Today TaxMama® hears from a couple of people in the TaxQuips Forum, with similar questions. The second one combines both person’s concerns. “My wife is a graduate student who received a few research grants this year. Some of them want to give the money directly to her instead of through the university, and have asked for a W9. This money will be used entirely for lab equipment, field work, etc., None of it will be used for personal income to her. How is this handled? Do we include it in our income? Are the lab supplies and travel and such deductible as education expenses (my guess is not)? Or would I be able to set this up as a business and handle the income and expenses that way?”
Dear Beagle and JMG,
In order to get the grant, you must submit a proposal involving doing certain research or performing certain actions. Clearly, personal services are involved in order to merit the grant. So, yes, it does go on Schedule C.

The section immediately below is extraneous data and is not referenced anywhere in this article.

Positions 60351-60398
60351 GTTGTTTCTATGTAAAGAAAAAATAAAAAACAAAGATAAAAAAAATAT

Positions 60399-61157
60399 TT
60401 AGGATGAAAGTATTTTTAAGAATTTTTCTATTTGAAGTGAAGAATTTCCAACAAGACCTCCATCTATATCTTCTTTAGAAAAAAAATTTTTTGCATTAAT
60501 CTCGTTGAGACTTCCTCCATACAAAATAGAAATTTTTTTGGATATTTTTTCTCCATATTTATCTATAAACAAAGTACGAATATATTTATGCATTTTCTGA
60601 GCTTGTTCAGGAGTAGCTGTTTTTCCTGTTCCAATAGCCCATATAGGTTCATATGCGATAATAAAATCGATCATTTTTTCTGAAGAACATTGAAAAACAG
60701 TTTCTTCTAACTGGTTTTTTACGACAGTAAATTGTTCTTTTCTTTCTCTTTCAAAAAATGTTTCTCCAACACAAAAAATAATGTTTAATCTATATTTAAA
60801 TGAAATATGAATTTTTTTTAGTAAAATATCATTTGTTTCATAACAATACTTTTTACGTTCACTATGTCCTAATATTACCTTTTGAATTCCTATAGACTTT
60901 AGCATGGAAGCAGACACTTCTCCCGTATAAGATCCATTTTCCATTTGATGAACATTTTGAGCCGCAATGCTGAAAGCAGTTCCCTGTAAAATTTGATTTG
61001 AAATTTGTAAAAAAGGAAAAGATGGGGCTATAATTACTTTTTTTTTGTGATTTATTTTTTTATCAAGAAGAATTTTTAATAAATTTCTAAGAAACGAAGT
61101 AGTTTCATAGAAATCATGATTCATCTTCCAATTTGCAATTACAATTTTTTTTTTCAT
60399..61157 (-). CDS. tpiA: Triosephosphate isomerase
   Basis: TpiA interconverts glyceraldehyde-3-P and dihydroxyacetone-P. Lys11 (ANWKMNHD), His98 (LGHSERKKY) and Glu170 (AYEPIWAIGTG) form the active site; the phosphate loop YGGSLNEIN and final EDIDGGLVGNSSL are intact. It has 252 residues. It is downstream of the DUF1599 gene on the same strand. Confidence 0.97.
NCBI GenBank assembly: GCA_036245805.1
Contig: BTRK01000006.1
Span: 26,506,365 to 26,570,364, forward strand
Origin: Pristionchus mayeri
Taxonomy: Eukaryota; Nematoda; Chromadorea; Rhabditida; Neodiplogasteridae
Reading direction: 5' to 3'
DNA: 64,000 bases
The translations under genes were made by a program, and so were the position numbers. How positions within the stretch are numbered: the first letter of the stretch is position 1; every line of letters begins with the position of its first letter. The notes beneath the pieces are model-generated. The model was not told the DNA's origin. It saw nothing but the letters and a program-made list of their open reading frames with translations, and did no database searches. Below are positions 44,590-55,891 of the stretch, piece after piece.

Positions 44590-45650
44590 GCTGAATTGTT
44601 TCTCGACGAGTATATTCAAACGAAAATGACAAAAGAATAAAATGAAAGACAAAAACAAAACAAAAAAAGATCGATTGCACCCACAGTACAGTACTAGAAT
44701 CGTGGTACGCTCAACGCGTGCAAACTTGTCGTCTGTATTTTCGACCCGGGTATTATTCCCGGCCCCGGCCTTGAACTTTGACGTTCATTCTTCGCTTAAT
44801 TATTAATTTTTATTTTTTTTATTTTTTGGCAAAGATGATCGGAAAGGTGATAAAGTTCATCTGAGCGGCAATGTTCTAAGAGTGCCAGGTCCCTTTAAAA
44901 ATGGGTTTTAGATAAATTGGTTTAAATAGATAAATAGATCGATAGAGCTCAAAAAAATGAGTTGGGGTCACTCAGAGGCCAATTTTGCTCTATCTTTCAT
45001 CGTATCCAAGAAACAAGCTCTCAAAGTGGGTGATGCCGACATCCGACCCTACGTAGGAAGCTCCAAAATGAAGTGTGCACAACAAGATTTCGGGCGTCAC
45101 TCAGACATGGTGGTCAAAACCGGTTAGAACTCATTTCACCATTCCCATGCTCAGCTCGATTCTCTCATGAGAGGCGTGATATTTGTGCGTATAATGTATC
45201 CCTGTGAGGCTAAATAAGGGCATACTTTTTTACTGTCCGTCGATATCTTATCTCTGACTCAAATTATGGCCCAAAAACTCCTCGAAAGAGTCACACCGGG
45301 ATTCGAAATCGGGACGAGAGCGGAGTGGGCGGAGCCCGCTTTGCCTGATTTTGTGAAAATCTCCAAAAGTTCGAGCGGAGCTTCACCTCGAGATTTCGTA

Your wife would report ALL the income. She can report it on Schedule C. She can claim a deduction for the directly-related expenses. She can deduct the reimbursed expenses – since they will be included in her 1099-MISC.
Track all her income AND all her expenses. Read IRS Publication 334 to learn more about allowable expenses.
And if she pays anyone, have her be sure to get a signed Form W-9 from them when she engages their services – OR put them on payroll if they are her employees.
And for the answer to the question about employee business expenses, please read the reply in the TaxQuips Forum.
And remember, you can find answers to all kinds of questions about research grants and scholarships and other tax and business issues, free. Where? Where else? At www.TaxMama.com.[Note: If you were subscribed to the e-mailed version of TaxQuips, you’d be getting other exciting news and tips by e-mail, that never appear on the site. Please click on the join TaxMama.com link – it’s free!]
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